Belmont University for the seventh year has been honored with the Tree Campus USA recognition for 2020 by the Arbor Day Foundation for its commitment to effective urban forest management. Tree Campus USA is a national Arbor Day Foundation program dedicated to honoring colleges and universities, as well as their leaders, for promoting healthy trees and engaging students and staff in the spirit of conservation.
Belmont’s application for a 2021 recognition will highlight the new Black Tupelo Tree planted in front of the Lila D. Bunch Library in time for this year’s April 30 Arbor Day observation. Also known as the black gum tree, the Black Tupelo’s foliage can range from bright yellow and orange to deep red and even purple all on one tree.
The planting of this new tree symbolizes Belmont’s dedication to sustainability and preserving nature for generations to come as reflected in the University’s Conservation Covenant. Additionally, Belmont recently announced two endowed funds for environmental science currently standing at more than $3.5 million that will support student scholarships and a new environmental science faculty chair as well as research and experiential learning opportunities. These funds were made possible by retiring Belmont President Dr. Bob Fisher and his wife Judy Fisher as they seek to honor their late son Rob, a nature and conservancy advocate who passed away five years ago.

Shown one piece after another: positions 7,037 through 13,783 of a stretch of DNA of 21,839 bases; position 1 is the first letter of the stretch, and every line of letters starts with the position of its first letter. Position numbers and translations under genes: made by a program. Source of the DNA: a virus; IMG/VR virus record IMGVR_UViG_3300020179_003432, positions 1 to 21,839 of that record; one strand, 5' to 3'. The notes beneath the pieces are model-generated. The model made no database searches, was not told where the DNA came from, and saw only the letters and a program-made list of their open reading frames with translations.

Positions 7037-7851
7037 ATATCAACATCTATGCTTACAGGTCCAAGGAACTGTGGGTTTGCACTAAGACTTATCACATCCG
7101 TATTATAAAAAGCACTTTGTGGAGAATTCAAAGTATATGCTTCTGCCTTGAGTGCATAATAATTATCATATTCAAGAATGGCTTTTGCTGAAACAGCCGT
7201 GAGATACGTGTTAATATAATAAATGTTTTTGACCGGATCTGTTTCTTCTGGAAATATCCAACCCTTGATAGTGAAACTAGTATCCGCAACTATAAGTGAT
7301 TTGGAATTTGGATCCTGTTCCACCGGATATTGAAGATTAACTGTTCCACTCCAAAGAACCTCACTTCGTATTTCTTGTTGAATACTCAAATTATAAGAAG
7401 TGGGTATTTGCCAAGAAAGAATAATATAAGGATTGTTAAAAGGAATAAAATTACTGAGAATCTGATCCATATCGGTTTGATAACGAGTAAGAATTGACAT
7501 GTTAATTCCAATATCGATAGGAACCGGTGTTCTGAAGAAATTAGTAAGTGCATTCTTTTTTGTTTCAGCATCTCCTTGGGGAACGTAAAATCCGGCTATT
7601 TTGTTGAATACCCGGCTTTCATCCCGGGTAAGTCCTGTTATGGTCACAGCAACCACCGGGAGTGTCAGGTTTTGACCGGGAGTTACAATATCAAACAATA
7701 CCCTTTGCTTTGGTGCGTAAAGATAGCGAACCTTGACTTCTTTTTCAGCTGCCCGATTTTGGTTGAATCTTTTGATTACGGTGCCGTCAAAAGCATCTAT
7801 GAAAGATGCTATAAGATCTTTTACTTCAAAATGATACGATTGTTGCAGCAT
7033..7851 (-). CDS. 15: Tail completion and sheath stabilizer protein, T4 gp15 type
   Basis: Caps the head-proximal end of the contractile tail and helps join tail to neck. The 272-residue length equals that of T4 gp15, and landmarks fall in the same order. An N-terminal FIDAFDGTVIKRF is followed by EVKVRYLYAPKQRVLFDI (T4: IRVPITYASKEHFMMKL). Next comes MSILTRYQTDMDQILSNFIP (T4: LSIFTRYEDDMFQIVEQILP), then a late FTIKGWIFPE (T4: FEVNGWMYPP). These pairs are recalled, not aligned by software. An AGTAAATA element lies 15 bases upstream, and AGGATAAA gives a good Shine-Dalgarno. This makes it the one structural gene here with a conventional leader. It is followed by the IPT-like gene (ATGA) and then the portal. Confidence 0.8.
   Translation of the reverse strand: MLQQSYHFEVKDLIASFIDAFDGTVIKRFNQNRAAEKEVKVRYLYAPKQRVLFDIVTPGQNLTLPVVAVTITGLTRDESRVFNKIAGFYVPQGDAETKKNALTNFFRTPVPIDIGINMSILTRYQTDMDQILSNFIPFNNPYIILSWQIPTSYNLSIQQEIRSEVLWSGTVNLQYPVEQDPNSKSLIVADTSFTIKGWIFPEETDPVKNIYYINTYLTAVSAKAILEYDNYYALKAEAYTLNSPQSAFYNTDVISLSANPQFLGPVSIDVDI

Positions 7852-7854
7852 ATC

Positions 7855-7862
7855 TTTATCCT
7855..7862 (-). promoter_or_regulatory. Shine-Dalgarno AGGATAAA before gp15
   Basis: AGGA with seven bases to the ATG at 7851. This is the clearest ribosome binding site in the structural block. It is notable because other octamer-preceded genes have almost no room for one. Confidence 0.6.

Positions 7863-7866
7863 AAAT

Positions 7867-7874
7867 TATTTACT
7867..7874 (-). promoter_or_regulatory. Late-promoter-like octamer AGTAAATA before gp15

Dr. Fisher said, “We established our Conservation Covenant in 2015 to model for Belmont students and the broader community the imperative to care for God’s creation. I am so proud to see that message coming to fruition as we are recognized year after year with this honor. It’s our hope that the Belmont community continues in the pursuit of creating solutions to the environmental issues facing our planet today.”
Belmont maintains campus-wide sustainability efforts and has a number of green initiates that contribute to campus conservation including LEED certified buildings, educational and sustainable green roofs, geothermal heating and cooling systems and its Tennessee arboretum designation. Belmont students will also continue to work on tree-related projects this summer.
The National Arbor Foundation, which was founded in 1972, has helped plant more than 20 million trees since 1990. In order to achieve the Tree Campus title, Belmont met the program’s five standards which include observing Arbor Day, maintaining a tree advisory committee and campus tree-care plan, dedicating annual expenditures for a campus tree program and hosting student service-learning projects. This work also directly supports the Foundation’s Time for Trees initiative — an unprecedented effort to plant 100 million trees in forests and communities and inspire 5 million tree planters by 2022, the 150th anniversary of Arbor Day.